Skills fund now available to SMEs
13 Nov 2020
More employers across Scotland can now apply for funding to provide upskilling and reskilling opportunities for their staff.
The Flexible Workforce Development Fund (FWDF) helps businesses to invest in their workforce and is available for all of Scotland’s employers subject to the UK Government’s Apprenticeship Levy. For the first time, the fund will now be available for both levy payers and SMEs, across the private, public and third sectors.
In August this year, the FWDF was doubled to £20 million for 2020-21, with £13 million made available through the first phase to allow colleges to provide additional support for levy paying employers. This was part of the Scottish Government’s response to the effects of the COVID-19 pandemic.
The second phase of the fund, backed by £7 million, will also be utilised to respond directly to the impacts of the pandemic, and will be open to applications from 16 November 2020.
Of this, £5 million will be distributed by the Scottish Funding Council to support SMEs through a college and Open University in Scotland partnership, while Skills Development Scotland will offer a new option which will test the use of private training providers for levy paying businesses who require specialist training.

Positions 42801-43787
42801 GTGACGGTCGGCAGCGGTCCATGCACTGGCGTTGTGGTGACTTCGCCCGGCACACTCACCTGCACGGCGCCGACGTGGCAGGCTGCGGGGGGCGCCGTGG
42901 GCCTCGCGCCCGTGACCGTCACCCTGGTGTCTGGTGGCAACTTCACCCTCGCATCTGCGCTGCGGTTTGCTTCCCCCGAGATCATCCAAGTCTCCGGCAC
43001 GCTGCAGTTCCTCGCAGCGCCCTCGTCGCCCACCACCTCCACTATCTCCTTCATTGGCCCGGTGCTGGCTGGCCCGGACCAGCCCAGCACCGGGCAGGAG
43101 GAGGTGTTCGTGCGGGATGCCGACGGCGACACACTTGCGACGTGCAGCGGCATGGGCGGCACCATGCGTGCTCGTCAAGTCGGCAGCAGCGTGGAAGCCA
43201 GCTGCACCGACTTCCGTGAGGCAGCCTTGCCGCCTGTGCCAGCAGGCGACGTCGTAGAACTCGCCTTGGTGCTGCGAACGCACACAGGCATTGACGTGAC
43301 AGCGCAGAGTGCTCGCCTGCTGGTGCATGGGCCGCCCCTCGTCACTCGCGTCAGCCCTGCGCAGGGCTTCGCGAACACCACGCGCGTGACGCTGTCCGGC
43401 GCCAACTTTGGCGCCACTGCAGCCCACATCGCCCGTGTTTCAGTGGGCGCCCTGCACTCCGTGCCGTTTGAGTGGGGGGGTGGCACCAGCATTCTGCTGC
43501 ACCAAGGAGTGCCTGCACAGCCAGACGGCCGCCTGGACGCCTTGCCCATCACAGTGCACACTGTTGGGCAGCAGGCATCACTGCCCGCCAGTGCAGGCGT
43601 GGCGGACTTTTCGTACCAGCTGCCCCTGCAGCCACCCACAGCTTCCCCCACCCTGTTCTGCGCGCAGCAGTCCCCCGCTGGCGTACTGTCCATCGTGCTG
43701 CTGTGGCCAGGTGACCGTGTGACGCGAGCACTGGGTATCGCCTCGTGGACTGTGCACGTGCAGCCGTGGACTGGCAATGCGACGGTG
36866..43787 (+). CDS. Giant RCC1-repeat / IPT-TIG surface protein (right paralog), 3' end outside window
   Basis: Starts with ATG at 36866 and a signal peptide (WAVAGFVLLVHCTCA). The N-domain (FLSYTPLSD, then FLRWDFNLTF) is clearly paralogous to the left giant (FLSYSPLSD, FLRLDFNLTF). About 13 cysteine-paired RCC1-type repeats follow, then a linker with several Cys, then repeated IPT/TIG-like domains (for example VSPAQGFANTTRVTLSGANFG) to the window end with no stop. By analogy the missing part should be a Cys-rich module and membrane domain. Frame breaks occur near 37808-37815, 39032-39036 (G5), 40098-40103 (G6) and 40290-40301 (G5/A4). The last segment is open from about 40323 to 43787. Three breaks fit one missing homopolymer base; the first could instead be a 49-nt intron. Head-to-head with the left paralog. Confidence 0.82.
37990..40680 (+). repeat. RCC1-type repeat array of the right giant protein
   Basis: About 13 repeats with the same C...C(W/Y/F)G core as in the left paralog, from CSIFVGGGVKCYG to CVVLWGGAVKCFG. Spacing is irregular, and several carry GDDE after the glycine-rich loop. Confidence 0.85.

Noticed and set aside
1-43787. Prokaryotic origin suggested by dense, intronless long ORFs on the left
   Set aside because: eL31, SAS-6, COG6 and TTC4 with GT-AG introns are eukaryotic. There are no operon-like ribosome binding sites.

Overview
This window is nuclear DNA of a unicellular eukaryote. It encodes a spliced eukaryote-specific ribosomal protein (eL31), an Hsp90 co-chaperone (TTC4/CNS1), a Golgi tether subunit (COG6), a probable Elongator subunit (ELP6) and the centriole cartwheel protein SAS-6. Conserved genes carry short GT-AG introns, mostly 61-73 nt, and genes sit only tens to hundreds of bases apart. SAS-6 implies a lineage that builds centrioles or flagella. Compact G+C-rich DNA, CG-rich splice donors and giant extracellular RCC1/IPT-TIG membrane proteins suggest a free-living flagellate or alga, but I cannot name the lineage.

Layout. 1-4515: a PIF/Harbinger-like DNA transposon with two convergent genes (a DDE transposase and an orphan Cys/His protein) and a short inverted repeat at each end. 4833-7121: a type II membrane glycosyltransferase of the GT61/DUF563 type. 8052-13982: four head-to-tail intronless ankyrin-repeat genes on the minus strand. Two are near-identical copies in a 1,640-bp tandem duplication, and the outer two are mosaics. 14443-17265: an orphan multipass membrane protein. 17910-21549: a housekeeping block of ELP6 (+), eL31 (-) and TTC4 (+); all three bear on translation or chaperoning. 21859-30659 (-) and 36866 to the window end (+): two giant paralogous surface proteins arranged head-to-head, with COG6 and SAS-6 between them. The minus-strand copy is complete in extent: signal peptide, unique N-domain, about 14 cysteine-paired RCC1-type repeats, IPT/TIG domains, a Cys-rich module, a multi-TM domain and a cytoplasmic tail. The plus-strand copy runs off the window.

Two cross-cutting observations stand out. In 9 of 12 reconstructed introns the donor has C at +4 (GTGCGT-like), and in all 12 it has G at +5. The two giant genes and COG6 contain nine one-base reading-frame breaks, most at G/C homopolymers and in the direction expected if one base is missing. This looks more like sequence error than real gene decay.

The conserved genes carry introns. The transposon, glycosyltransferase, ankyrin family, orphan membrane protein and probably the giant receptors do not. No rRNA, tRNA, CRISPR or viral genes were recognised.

Business, Fair Work and Skills Minister Jamie Hepburn said:
“Opportunities for training are essential for both employers and employees, and in August we doubled funding for our Flexible Workforce Development Fund to £20 million for 2020-21 to ensure businesses across Scotland can continue to invest in their workforce.
“As this fund adapts and responds to the impacts of the pandemic, we will also see the introduction of additional delivery partners including the Open University in Scotland and private training providers for employers who require more specialist training.
“By strengthening upskilling the existing workforce, in partnership with colleges, we can retain jobs and support employers as they pivot and adapt to a new and very different working environment as a result of the pandemic.”